Every morning when pop superstar Sting left his childhood home on Tyneside it was into the shadow of a giant boat being built in the next door shipyard.
This is his love letter to that community, and the destiny he ran away from, as Sting takes us back to the eighties into a Wearside shipyard that has one ship, Utopia, on the slipway, but will it ever get launched?
Enter Gideon who is another Wearsider like Sting who walked away from the dirt and danger that is present in any shipyard heading off to sea, and 17 years he is back home to find his lost love Meg. There is a big surprise in store for the prodigal son as charismatic yard foreman Jackie White and his wife Peggy try to find a way to keep the yard open and their community alive.
Like any love letter, The Last Ship’s book by Lorne Campbell occasionally lapses into sentimentality about a world former teacher Sting was really never a part of, but selling 100 million records is a solid clue that Sting does have an ear for a tune, and this show is packed with the sort of big anthems that helped him fill stadiums in his day job.
Sting has always been a restless artist taking on all sorts of musical styles, which are spread liberally throughout his tuneful and powerful score, beautifully orchestrated by Tony nominee Bob Mathes.
It remains one of theatre’s great mysteries why such a very British play about the class struggle was premiered on Broadway, where it struggled, but that chastening experience has allowed Sting time to tighten everything up and tweak the tunes.
This improved version and the world it draws the audience into is brought to life by a simply sensational set design by 59 Productions, who have not only created a set that evokes a shipyard’s dangerous infrastructure, but used the huge height of the Grand’s stage as the perfect canvas to show the sheer scale of what was being built by skilled workers. Awe inspiring projections move the action from the arches of a church to the spiritual home of the workers on the slipway overshadowed by towering cranes then into a charged union meeting as the men make their case to a clichéd Tory minister.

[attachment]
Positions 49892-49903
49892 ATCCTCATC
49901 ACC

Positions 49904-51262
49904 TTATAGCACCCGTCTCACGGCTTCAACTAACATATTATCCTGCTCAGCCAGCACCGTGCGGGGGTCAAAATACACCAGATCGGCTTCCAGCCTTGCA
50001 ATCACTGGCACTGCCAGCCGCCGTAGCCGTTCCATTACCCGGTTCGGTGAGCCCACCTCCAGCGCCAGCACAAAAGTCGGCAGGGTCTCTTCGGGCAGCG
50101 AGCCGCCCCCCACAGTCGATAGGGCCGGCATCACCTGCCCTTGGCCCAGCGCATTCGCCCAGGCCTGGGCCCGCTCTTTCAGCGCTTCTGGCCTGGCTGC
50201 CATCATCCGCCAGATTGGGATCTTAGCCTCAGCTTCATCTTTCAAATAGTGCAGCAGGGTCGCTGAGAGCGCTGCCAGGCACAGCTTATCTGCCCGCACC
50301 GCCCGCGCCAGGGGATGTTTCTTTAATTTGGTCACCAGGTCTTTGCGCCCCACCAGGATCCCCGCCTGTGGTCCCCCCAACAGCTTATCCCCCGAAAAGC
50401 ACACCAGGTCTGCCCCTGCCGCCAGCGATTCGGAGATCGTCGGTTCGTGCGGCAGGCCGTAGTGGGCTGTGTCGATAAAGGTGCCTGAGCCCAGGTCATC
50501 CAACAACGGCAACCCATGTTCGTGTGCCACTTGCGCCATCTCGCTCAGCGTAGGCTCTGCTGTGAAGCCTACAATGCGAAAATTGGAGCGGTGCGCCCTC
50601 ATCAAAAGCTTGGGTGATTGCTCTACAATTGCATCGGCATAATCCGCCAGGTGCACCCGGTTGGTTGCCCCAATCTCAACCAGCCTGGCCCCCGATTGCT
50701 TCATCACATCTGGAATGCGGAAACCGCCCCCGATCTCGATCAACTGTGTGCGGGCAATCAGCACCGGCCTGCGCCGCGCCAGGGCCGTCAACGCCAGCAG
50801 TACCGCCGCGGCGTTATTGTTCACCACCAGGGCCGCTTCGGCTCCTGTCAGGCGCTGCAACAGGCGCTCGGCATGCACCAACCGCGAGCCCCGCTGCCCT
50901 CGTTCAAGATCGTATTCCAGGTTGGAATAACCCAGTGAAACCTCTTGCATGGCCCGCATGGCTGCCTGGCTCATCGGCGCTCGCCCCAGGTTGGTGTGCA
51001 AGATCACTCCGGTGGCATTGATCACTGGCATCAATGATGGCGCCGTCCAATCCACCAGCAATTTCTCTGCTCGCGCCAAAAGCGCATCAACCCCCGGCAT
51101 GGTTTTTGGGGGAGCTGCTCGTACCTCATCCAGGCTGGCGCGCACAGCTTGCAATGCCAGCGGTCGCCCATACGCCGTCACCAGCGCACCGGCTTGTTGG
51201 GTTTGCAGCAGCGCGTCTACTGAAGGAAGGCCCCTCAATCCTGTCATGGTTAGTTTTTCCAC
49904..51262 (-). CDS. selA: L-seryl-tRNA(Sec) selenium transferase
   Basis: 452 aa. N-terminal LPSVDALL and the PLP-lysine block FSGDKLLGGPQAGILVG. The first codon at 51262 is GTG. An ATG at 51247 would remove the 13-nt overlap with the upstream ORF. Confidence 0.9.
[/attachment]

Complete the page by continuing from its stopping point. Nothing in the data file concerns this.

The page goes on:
Joe McGann and born and bred Geordie Charlie Hardwick learnt their trade together at the very height of Thatcherism, which makes the White’s love story feel utterly authentic, and anchors the frantic bid by the workers to save the yard. Both sing well, but more than that their quiet integrity serves as a reminder why the working class needs credible leaders more than ever.
Richard Fleeshman has grown into a genuine leading man, and when this show hits the West End this charismatic performer must be odds on for an Olivier nod as he masters tricky numbers like The Night The Pugilist Learned How To Dance, as will his sparring partner Frances McNamee as Meg who puts him in his place during the spirited If You Ever See Me Talking To a Sailor. Both are powerful singers who invest real emotion and wit into the estranged childhood sweethearts.
Every one of a talented supporting cast are clearly heavily invested in this timely and unashamedly political piece that asks us to learn from our recent history in this era of Brexit and austerity. Kevin Wathen contributes a bluesy roar as drunken shipbuilder Davey and Joe Caffrey is in equally good voice as the bolshie shop steward.
When the cast stand shoulder to shoulder across this big stage belting out the defiant We’ve Got Now’t Else you can forgive some of the sentimentality, and slightly heavy handed polemic, because Sting is not shy of making his point that we are at our best when we stick together.
Pop stars have often come a cropper when they have attempted a musical so Sting has smartly used all that experience from his stadium gigs, and his undoubted musicality, to create a moving piece that not only has heart and toe tapping numbers, nit repays the debt he felt he owed as one of those kids who swapped the slipways for another life.
The Last Ship is at Leeds Grand Theatre until Saturday May 5th and touring. To book go to www.leedsgrandthatres.com or 0844 848 2700.
Reviewer: Paul Clarke
Reviewed: 1st May 2018
North West End Rating: ★★★★